Britain’s political opposition demanded Wednesday that Prime Minister Boris Johnson reverse his suspension of Parliament, after a court ruled that his decision to send lawmakers home less than two months before the U.K. is due to leave the European Union was unlawful.
Judges at Scotland’s highest civil court said the government’s action was illegal “because it had the purpose of stymieing Parliament.” But the Court of Session judges said Britain’s Supreme Court must make the final decision at a hearing next week.
Johnson claims he shut down the legislature this week so that he can start afresh on his domestic agenda at a new session of Parliament next month. But the five-week suspension also gives him a respite from rebellious lawmakers as he plots his next move to break the political deadlock over Brexit and lead Britain out of the EU by Oct. 31.
The Scottish judges said “the only inference that could be drawn was that the U.K. government and the prime minister wished to restrict Parliament.”
They ruled that the suspension was “null and of no effect,” but referred the matter to the Supreme Court for resolution. A hearing there is due to begin Tuesday.
Opposition politicians urged the government to scrap the suspension and recall lawmakers to Parliament. They were sent home Tuesday despite the objections of House of Commons Speaker John Bercow and opposition lawmakers, who held up signs in the chamber saying “Silenced.”
Labour Party Brexit spokesman Keir Starmer said the court’s ruling was “very rare and it’s very strong.”
“Now I think what Boris Johnson should do is to urgently recall Parliament,” he said.
Lawmaker Dominic Grieve, who was kicked out of the Conservative group in Parliament by Johnson last week after voting against the government, said it was possible the prime minister had misled Queen Elizabeth II — whose formal approval is needed to suspend Parliament — about his motives.
He said if that turned out to be true, the prime minister would have to “resign — and very swiftly.”
The court ruling came after a group of more than 70 opposition lawmakers challenged the government’s decision to prorogue, or formally shut down, Parliament, until Oct. 14 — just over two weeks before Britain is due to leave the EU.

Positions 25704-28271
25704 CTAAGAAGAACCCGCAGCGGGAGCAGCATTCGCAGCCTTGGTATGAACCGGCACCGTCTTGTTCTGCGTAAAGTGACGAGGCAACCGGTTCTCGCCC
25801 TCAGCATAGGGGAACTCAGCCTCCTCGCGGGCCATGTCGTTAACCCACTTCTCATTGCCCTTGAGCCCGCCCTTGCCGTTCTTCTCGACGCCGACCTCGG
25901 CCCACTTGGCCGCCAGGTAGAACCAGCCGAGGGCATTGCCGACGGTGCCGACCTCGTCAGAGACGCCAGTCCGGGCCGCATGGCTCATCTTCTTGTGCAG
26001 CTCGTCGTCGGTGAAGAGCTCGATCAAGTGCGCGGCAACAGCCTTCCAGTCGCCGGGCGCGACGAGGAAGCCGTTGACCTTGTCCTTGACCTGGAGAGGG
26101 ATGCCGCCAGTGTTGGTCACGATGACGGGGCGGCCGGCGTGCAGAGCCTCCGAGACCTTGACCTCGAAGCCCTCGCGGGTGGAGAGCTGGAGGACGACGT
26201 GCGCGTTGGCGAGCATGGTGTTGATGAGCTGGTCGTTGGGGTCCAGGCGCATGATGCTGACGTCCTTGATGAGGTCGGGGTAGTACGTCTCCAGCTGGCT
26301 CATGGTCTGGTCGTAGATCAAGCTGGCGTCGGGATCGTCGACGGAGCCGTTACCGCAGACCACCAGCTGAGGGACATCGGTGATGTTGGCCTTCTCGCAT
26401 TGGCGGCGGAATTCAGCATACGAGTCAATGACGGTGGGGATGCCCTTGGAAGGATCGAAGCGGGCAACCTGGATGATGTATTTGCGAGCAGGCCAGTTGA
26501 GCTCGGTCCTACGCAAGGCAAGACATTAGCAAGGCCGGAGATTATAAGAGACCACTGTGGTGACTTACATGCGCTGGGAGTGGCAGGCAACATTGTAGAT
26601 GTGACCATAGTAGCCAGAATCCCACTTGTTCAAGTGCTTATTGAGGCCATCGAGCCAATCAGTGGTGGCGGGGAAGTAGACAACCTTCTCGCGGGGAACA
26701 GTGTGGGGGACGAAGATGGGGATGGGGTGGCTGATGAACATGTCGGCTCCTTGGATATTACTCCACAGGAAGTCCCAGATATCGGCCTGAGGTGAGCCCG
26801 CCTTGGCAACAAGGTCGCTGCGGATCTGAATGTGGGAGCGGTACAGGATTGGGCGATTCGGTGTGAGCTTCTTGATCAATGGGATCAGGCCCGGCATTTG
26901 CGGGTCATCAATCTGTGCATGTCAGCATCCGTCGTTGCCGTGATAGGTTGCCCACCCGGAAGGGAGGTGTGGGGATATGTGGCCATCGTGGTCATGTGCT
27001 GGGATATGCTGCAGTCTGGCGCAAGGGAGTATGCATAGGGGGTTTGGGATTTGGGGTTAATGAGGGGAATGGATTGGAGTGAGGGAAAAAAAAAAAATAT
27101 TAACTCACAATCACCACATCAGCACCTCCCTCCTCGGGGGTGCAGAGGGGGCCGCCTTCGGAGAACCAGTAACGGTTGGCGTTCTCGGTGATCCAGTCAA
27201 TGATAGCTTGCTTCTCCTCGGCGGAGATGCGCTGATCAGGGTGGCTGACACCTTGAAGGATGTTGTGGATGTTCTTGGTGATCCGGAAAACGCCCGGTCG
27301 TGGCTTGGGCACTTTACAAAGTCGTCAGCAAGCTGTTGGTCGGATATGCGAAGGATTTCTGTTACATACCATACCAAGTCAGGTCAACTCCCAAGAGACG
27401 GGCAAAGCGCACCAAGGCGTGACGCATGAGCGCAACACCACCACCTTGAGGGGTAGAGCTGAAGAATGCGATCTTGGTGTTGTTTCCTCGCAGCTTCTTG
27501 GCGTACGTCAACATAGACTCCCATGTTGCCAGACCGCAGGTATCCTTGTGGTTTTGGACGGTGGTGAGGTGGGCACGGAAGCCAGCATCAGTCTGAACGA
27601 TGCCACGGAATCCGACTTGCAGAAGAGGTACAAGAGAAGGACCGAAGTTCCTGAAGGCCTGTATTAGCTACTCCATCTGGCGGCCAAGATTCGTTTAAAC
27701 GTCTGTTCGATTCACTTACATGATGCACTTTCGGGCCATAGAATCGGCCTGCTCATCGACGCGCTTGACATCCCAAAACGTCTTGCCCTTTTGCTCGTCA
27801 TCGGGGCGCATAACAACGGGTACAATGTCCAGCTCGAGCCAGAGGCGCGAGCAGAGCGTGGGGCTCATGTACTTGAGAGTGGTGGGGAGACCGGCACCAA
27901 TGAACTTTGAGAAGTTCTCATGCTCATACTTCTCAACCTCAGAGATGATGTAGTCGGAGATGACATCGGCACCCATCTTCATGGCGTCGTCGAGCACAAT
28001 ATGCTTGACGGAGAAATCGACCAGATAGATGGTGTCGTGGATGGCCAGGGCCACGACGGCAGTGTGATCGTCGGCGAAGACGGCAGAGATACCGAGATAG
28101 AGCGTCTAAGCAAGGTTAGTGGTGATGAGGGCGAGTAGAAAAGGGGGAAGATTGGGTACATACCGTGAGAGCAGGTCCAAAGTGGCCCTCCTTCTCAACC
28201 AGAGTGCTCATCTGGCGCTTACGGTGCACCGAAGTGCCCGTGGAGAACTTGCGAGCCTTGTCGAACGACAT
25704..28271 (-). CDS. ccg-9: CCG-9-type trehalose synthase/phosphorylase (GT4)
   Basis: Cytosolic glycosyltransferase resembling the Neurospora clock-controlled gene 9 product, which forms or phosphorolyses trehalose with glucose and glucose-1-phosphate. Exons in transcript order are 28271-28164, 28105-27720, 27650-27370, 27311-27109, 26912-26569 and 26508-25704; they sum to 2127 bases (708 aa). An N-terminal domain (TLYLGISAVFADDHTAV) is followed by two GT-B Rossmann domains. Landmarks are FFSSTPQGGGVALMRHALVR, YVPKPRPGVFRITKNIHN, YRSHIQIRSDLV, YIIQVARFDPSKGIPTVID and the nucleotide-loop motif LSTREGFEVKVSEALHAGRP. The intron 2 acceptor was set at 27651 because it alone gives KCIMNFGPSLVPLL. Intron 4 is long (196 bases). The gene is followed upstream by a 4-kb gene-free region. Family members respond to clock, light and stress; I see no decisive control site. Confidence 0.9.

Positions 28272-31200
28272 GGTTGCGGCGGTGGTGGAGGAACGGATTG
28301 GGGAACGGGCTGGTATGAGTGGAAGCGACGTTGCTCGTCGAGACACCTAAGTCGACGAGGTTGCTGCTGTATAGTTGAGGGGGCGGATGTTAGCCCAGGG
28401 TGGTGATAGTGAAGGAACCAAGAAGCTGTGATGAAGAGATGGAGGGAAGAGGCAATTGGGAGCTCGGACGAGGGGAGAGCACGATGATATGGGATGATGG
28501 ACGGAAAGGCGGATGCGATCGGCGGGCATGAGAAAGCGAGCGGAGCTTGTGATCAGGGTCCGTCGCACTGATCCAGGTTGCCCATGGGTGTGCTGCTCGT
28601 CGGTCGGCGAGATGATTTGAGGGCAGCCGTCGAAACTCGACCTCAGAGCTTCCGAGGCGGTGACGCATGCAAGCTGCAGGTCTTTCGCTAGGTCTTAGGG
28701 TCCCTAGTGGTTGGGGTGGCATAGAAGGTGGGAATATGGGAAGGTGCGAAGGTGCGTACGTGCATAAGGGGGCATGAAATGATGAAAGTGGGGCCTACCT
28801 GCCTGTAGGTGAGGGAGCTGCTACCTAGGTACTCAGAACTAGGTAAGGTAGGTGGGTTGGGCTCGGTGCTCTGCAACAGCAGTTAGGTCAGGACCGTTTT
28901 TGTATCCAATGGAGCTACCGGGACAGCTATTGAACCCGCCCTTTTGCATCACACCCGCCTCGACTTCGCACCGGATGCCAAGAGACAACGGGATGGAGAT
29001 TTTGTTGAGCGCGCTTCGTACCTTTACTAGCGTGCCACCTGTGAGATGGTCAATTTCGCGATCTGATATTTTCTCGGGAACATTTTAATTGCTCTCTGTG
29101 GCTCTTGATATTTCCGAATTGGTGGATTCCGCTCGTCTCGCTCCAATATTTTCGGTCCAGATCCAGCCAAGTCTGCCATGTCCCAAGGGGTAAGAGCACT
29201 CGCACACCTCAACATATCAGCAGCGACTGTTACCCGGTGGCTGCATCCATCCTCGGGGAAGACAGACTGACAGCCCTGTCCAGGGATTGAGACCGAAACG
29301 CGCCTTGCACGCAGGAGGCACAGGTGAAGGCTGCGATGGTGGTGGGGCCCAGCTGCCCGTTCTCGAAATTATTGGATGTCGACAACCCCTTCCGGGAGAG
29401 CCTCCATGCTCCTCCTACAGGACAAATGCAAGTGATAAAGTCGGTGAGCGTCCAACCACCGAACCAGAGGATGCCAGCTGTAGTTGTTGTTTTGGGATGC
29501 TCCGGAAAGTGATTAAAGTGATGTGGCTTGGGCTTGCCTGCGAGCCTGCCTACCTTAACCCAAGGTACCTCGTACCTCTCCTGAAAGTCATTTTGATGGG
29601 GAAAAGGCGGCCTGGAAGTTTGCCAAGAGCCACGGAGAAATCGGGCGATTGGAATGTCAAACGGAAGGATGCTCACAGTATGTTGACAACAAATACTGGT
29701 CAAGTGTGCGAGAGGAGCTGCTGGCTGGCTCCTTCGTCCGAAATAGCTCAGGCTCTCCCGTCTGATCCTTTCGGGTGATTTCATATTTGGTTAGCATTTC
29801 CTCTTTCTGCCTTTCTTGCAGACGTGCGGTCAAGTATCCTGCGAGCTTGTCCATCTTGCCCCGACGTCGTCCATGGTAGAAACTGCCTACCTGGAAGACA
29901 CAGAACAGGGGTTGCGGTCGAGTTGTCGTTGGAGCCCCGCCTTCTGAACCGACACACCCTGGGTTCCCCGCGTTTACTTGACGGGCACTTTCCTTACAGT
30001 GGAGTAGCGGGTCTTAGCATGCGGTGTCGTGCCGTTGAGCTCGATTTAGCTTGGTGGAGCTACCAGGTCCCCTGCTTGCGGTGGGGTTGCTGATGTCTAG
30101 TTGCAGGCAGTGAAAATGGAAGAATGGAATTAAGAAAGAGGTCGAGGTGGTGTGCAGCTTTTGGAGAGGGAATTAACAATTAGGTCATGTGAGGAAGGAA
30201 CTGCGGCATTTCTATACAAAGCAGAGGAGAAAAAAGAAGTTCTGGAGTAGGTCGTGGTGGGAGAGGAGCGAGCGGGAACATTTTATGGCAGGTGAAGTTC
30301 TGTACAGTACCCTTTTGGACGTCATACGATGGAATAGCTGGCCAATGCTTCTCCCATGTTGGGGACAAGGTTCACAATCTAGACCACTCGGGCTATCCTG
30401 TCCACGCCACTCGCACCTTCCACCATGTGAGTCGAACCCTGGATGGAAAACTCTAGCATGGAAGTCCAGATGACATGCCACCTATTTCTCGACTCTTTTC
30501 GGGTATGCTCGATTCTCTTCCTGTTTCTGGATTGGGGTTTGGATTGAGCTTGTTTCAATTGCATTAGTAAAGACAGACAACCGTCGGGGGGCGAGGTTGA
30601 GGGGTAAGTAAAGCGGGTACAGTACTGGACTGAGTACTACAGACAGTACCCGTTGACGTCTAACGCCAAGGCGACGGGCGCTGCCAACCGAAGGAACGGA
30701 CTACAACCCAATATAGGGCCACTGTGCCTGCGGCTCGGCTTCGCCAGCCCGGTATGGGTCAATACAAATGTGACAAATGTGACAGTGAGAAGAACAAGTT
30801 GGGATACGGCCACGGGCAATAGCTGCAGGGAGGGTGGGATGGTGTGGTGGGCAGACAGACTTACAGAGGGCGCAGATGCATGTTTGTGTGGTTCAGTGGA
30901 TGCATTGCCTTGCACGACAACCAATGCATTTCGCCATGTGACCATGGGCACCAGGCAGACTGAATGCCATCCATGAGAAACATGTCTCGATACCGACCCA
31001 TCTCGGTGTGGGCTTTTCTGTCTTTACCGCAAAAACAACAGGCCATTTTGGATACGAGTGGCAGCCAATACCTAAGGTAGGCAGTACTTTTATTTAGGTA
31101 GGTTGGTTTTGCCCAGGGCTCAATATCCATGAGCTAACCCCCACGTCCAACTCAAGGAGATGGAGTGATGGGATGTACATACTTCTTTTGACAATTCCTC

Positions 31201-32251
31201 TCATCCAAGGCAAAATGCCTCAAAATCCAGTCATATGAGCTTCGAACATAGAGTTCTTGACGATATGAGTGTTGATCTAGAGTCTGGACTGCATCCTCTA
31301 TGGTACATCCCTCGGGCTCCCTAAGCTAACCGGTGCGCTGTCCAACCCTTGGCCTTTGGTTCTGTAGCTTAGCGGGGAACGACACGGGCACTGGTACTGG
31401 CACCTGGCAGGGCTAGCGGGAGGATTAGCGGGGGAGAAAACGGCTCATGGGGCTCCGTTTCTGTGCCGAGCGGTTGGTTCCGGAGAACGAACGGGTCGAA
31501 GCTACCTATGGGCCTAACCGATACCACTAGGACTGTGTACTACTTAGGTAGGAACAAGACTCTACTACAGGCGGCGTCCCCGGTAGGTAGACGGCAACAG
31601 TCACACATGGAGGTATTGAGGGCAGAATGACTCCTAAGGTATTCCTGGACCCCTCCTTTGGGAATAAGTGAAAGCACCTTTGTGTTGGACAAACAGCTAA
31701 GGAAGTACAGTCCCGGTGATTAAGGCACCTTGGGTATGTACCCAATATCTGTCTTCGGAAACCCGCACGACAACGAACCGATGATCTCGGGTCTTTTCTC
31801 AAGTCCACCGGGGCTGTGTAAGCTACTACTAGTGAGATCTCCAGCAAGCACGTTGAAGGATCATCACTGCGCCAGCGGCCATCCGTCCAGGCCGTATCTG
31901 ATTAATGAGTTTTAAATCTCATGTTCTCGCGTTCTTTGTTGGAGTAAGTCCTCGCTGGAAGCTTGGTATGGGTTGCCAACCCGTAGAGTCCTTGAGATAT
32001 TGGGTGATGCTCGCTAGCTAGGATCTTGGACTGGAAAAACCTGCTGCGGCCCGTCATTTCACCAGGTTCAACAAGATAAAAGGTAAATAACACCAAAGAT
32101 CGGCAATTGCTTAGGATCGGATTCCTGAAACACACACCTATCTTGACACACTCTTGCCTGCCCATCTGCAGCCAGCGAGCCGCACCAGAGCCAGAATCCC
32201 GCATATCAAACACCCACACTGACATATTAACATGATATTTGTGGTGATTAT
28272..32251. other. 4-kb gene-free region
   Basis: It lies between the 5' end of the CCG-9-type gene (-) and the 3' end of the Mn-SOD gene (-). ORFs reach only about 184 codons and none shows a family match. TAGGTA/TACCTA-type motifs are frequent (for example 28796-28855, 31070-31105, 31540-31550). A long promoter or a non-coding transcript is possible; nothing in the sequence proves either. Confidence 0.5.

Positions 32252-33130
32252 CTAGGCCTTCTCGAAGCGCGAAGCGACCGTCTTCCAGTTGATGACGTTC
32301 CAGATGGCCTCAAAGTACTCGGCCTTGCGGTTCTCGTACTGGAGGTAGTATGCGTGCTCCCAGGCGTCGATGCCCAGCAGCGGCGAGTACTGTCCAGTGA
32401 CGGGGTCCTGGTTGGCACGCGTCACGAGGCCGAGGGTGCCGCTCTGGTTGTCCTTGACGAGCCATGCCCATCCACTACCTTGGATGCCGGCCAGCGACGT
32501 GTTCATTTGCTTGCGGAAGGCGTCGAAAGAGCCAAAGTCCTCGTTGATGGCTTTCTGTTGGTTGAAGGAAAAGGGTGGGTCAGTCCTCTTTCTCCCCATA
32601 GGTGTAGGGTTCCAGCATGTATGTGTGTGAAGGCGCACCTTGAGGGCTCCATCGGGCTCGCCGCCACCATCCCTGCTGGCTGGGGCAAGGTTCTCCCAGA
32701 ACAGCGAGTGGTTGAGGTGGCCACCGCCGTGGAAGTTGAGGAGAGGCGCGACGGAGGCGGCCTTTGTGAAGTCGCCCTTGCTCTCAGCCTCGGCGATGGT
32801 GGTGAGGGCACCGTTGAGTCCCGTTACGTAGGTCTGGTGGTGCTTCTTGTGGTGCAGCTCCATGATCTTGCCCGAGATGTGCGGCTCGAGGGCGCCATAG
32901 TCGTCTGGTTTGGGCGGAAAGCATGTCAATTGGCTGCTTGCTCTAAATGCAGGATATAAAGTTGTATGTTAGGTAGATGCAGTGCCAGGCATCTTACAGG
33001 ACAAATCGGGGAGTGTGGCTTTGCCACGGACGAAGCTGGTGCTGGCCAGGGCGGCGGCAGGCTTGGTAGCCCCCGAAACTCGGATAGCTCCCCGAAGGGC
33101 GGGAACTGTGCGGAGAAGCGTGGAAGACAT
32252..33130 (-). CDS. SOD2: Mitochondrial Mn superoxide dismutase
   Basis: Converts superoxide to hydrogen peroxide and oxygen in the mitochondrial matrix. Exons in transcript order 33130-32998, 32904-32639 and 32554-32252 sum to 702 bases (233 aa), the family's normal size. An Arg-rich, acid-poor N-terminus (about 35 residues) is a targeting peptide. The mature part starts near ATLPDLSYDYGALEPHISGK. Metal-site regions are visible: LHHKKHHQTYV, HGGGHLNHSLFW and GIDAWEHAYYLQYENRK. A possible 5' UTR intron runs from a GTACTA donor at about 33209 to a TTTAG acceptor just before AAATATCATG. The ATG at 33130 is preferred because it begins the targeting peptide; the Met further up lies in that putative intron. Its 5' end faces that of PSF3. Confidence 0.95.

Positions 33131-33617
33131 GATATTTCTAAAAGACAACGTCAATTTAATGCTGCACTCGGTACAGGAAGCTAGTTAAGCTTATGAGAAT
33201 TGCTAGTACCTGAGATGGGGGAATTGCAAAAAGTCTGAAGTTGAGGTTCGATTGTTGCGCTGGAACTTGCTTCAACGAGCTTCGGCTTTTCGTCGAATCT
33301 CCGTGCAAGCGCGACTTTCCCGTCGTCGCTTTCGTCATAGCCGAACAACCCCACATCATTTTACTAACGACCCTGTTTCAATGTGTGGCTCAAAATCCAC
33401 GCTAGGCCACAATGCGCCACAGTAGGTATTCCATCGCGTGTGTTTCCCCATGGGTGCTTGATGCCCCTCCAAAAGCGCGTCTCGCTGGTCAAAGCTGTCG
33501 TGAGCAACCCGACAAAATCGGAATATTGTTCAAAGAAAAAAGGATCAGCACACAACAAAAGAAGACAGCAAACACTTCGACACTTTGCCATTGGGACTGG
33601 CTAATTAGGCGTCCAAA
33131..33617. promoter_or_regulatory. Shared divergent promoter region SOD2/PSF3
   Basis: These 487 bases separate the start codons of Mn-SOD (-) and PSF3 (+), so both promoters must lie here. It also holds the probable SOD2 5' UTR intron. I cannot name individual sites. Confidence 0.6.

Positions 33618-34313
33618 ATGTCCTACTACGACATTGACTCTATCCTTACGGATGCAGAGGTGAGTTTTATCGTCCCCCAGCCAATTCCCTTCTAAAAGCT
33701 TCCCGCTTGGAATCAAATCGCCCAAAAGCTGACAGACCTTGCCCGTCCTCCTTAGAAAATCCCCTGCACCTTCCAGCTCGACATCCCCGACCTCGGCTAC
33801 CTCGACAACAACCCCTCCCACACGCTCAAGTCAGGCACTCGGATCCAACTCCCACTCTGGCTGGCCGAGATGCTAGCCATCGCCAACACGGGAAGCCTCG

Last week, a court in Edinburgh rejected the lawmakers’ challenge, saying it was a matter for politicians, not the courts, to decide.
But that was overturned Wednesday on appeal.
Jolyon Maugham, a lawyer who is part of the claim, said he believed “that the effect of the decision is that Parliament is no longer prorogued.”
It was unclear what that means in practice. Catherine Haddon, a senior fellow at independent think-tank the Institute for Government, tweeted that the ruling “does not (yet) change the prorogation itself. Though of course will add to pressure.”
The British government said it was disappointed by the decision. In a statement, the government said it “needs to bring forward a strong domestic legislative agenda. Proroguing Parliament is the legal and necessary way of delivering this.”
It noted that another challenge to the suspension, brought by transparency campaigner Gina Miller, was rejected at the High Court in London last week by judges who said the decision was inherently political and “not a matter for the courts.”
Wednesday’s court ruling deepens Britain’s political deadlock, with Brexit due in about 50 days.
Johnson says the country must leave the EU on Oct. 31, with or without a divorce deal to smooth the way. But many lawmakers fear a no-deal Brexit would be economically devastating, and are determined to stop him.
Johnson says he wants to strike a new deal with the bloc after the agreement made by his predecessor Theresa May was rejected three times by Britain’s Parliament. But EU officials say the U.K. has made no concrete proposals.
German Chancellor Angela Merkel said Wednesday that “it’s my firm conviction that we still have a chance to achieve this in an orderly way.”
But she told lawmakers in Berlin that Germany is also prepared for a Brexit without a deal that will result in “an economic competitor at our door.”
© The Associated Press. All rights reserved.